- New Ursnif malware campaigns were also distributed via Office documents. For this malware family, the infection flow consists of macro VBA documents.
Android Malware Threats
The global Android threat activity has reduced slightly in this quarter’s malware threat report.
Figure 7: Android malware detections in Q3
The general Android malware category is most common, followed by adware, riskware, and PUA. Other categories contain mostly heuristic & generic detections.
Figure 8: Android malware categories detected in Q3
Out of the top ten Android families detected this quarter, four of them have the capability to display intrusive advertisements, with Android/Hiddad being the largest. It is worth noting that PUA makes the top five, and Android Lockers had a considerable presence in Q3.
Figure 9: Top 10 Android malware families detected in Q3
The applications containing Hiddad, an ad-distributing malware for Android, received several 5-star ratings from infected users. Unfortunately, not for the right reasons. Hiddad is often presented as a YouTube downloading app. It usually goes to the market on Google Play labeled as Tube mate or Snap Tube.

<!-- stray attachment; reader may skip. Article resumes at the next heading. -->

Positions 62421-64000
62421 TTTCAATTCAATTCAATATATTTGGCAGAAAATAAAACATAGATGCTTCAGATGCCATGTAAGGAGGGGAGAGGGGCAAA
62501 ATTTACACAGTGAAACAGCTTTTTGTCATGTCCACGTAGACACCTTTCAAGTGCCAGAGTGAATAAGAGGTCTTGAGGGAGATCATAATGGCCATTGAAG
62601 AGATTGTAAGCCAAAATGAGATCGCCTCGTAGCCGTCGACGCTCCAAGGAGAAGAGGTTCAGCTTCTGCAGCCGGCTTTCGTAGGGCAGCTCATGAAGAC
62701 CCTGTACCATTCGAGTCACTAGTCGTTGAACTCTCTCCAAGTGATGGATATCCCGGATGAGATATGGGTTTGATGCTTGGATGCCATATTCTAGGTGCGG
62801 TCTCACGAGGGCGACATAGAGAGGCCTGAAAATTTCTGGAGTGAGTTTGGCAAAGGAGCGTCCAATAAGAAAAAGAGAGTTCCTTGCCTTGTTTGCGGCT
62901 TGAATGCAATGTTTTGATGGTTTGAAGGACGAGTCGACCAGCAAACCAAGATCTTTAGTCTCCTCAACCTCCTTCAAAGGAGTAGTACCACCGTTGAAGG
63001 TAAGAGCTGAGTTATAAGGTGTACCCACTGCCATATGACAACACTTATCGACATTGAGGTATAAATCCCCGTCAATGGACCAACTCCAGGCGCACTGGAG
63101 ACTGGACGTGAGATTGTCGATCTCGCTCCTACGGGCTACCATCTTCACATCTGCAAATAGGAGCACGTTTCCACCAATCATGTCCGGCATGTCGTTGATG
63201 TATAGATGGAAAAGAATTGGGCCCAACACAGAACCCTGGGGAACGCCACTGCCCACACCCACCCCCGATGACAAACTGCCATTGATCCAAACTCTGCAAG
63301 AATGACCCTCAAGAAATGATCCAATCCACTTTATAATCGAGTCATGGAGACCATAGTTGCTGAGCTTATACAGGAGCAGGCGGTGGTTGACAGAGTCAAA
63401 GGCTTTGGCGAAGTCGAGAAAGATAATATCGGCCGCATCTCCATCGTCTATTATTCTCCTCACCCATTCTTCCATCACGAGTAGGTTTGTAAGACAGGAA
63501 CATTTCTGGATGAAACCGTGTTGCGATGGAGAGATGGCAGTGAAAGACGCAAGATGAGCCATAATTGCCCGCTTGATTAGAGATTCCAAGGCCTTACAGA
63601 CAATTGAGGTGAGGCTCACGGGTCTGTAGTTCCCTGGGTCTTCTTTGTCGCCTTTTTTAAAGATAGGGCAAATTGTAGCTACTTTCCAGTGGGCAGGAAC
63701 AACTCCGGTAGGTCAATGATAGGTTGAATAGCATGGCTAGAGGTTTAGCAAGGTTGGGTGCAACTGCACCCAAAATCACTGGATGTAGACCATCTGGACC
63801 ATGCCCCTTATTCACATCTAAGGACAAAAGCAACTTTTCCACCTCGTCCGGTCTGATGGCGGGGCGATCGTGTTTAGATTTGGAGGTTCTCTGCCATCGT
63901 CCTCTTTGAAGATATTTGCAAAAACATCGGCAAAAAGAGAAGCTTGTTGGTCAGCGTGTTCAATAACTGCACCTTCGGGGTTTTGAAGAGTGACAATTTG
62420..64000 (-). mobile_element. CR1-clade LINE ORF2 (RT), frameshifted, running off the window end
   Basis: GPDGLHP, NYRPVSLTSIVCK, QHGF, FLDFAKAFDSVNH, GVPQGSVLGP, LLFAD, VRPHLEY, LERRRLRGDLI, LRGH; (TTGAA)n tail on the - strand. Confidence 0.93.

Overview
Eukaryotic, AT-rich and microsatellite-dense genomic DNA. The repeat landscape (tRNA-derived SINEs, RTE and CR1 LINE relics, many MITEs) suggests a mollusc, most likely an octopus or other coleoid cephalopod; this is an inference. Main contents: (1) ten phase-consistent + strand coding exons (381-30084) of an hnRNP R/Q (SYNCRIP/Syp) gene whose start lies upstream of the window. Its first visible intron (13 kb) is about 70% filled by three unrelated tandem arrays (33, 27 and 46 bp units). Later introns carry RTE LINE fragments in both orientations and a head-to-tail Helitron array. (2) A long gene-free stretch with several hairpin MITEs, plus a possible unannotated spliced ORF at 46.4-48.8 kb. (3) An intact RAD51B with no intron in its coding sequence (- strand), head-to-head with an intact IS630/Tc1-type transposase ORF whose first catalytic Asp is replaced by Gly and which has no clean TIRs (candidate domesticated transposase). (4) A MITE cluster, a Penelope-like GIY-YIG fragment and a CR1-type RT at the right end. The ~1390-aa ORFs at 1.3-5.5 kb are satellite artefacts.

The applications detected as Droppers contain additional malicious apps within their payload. Droppers install the malicious payload on the infected device and, in most cases, run it automatically. Droppers are used in the second stage of the infection strategy (installing the real malicious component).
The applications detected as SMSREG display malicious behavior regarding SMS/MMS, including stealing text messages (potentially used to steal two-factor authentication codes) or sending a text message to premium numbers, financially damaging the victim.
This generic detection covers any malicious behavior that cannot be accurately classified into a specific category.
On the global threat heat map, the most attacked countries were Germany, Iran, Brazil, India, and Indonesia, each with over 35.000 detection events. Compared to the previous quarter, the United States has advanced a few positions, now being in sixth place.
Figure 10: Top 10 attacked countries in Q3